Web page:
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First Semester Exam Review

What It Covers

  • Chapters One, Two, Three, Eleven, Twelve and Sixteen in the Sabato Textbook
  • The Following Readings in Woll
    • Second Treatise of Civil Government - John Locke
    • Framing the Constitution - Charles Beard
    • Federalist
      • 10, 16, 17, 39, 44, 45, 47, 48, 51
    • Party Government
    • Toward a More Responsible Two Party System
    • Divided We Govern
    • A Theory of Critical Elections
    • Democratic Practice and Democratic Theory
    • The Responsible Electorate
    • Madison's Dilemma
    • Buckley v. Valeo
    • The Governmental Process
    • The Misplaced Obsession With PACs


  • 50 Multiple Choice Questions
    • Some questions will be taken from past quizzes and others will be taken from actual AP Exams from the past.  
  • 3 Essay Questions
    • Broad questions requiring you to synthesize the material we have covered so far
    • Here are some areas to which you should pay particular attention
      • Differences and similarities between the two major parties as reflected in the government and the electorate
      • Realigning Elections and Ronald Reagan
      • Factors that influence voters
      • Debate about the effects of declining political parties and whether or not they are declining
      • Federalism and Federal mandates
      • Debate over
      • Formal and informal methods of changing the Constitution

What to Study

  • All of the Assigned Readings in Sabato and Woll
  • Old Tests and Quizzes
  • Chapter Summaries
  • Chapter PowerPoints
  • Class Notes
  • Handouts

Chapter Summaries





First Semester Exam





 2006 Exam Review  



Here are the assignments that have been given so far this semester.  The dates refer to the date the assignment was due.

January 24

January 28

January 29

  • Explore the web site of an interest group and write a brief summary and analysis of what you find.
  • For a list of links to interest groups click on the following or search for a specific one.

January 30

  • Read pages 203-212 in Burns.

January 31

  • Read pages 212-224 in Burns.

February 1

February 4

  • Interest Group Assignment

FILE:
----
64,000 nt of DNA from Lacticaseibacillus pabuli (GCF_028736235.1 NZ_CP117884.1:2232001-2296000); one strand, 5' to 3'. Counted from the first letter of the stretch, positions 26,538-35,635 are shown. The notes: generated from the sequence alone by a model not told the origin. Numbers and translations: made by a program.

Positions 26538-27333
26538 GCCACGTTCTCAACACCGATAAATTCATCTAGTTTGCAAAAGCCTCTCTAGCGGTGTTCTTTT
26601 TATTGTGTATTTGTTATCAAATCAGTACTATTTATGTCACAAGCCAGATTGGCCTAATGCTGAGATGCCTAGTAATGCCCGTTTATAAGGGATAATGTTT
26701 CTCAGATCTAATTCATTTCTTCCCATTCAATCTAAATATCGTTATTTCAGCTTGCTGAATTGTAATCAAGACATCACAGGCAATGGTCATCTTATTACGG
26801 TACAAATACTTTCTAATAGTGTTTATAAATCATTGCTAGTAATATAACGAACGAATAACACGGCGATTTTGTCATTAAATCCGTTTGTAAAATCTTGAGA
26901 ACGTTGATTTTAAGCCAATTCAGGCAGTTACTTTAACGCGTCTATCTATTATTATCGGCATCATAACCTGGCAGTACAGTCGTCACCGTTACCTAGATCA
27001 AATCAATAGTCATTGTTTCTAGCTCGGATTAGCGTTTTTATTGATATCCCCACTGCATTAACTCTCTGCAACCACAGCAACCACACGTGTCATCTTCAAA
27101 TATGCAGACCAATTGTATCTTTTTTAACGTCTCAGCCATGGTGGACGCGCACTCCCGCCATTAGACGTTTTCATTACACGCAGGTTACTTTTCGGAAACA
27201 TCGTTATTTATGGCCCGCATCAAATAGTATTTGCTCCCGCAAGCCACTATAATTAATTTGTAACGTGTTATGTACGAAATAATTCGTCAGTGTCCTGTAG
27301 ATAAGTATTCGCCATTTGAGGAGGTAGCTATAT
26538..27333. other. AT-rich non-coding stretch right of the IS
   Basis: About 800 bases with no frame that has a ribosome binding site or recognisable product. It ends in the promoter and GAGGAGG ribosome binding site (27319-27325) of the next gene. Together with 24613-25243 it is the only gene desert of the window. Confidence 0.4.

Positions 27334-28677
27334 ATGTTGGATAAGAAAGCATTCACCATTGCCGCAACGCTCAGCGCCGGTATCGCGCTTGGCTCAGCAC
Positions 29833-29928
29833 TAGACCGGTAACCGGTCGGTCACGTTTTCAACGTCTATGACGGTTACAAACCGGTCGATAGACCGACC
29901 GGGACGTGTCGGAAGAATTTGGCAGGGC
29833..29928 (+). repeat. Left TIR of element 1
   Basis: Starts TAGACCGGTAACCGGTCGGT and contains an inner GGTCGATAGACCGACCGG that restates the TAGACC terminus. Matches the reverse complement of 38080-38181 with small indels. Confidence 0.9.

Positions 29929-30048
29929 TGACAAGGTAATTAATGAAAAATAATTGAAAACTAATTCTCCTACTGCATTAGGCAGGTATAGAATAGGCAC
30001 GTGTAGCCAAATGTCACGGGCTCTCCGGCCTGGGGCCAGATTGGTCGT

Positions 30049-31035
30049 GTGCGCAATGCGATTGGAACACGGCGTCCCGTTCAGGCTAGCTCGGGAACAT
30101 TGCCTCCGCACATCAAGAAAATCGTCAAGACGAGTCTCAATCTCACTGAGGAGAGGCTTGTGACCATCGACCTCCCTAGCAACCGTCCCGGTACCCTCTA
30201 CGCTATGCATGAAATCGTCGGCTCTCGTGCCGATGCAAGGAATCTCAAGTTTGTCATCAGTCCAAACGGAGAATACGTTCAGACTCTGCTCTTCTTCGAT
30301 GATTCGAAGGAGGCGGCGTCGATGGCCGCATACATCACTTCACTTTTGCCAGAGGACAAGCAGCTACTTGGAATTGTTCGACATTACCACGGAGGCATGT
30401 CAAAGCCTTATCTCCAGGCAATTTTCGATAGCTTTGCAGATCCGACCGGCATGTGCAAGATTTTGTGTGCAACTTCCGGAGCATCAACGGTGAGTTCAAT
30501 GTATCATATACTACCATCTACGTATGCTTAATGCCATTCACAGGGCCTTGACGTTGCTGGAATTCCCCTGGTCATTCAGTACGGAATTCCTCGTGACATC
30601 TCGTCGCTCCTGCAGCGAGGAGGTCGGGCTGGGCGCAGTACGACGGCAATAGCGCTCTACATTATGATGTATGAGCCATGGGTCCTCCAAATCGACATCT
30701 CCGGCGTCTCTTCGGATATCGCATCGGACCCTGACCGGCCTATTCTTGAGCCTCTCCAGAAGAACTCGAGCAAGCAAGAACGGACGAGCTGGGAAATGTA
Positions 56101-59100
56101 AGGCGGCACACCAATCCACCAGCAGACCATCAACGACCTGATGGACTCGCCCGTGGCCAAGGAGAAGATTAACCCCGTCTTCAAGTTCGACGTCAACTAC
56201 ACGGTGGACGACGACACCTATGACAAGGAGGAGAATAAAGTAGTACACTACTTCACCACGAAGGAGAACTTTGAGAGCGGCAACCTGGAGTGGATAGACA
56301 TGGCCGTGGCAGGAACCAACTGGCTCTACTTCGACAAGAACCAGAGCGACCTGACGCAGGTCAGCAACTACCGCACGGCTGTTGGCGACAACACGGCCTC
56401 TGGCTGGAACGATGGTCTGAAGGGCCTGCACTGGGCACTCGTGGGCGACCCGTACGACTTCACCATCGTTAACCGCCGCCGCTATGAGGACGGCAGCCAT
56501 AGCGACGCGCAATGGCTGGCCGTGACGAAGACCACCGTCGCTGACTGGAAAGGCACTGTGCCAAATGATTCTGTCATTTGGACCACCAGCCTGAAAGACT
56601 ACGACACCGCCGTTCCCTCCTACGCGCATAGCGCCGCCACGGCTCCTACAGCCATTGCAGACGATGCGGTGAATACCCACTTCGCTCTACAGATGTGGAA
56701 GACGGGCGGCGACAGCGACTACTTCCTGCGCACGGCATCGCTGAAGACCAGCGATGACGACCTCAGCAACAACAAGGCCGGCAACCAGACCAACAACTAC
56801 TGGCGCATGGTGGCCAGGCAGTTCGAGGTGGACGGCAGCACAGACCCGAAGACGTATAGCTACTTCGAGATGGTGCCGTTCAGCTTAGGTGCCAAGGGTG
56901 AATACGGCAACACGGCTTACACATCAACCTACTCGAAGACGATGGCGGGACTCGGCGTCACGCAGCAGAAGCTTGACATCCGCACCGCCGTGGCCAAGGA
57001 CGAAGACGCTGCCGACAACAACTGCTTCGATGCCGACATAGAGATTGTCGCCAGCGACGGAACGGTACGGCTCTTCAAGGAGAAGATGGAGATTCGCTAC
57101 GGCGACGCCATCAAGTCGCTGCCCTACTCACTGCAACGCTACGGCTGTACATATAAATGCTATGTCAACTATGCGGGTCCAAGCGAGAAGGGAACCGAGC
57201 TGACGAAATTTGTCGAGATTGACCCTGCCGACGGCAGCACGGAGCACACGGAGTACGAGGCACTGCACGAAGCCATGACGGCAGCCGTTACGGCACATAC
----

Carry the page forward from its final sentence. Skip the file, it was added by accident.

February 19

February 20

February 26

February 27

February 28

  • Speaker

March 1

March 20

March 22

March 28

April 2

  • Electoral College Essay
    • Discuss the pros and cons, especially in light of the 2000 Presidential Election

April 5

  • Congress MC

April 12

  • Presidency MC

April 15

  • Monitor the news coverage of President Bush and Congress on a daily basis from April 2 through April 12 in the following media

    You may use the Internet to access the Washington Post and the New York Times but you must use the online print editions.  You must use the paper version of the Richmond Times Dispatch and watch the news broadcast on television.  

    Keep a journal with an entry for each date in the assignment.  Record the coverage of President Bush and Congress in the assigned newspapers each day.  Every entry should include the title, author, and location of each article.  A summary of the day's coverage in each newspaper is also required.  You should also record which news broadcast you watched, including its title and what time it aired, as well as the names of the stories, the reporters, and a summary of the coverage.  Record any overall thoughts you might have about the day's events, particularly concerning any differences in the coverage or evidence of bias.  Click here for sample journal pages.  You will need Adobe Acrobat Reader to view them.

    After you have made your last entry, write an essay on what you have learned about various media and their coverage of the national government.  The best essays will connect what you have learned about the media, the presidency, and Congress from the textbook, class discussions, and other sources with what you have learned from this assignment.

April 17

  • Judicial Branch MC

May 10

  • Mock Supreme Court
    • Case 
    • Roles
      • Nine justices
      • Six lawyers
      • One reporter
    • Assignments
      • Each justice will research all aspects of the case, read briefs, listen to arguments from each side, ask questions of the lawyers during oral arguments, briefly discuss the case, and write a formal opinion.
      • Each lawyer will research various aspects of the case, write a brief supporting his or her position, and argue that position before the court.
      • The reporter will research all aspects of the case, observe the oral arguments, and write an article about the case after the opinions have been written.
    • Activities and Dates
      • May 2 and 3 - Research
      • May 8 - Briefs Due
        • Make copies for everyone
      • May 10 - Oral Arguments
        • Fifteen minutes per side
      • May 16 - Opinions Due
        • Make copies for everyone
      • May 17 - Article Due
        • Make copies for everyone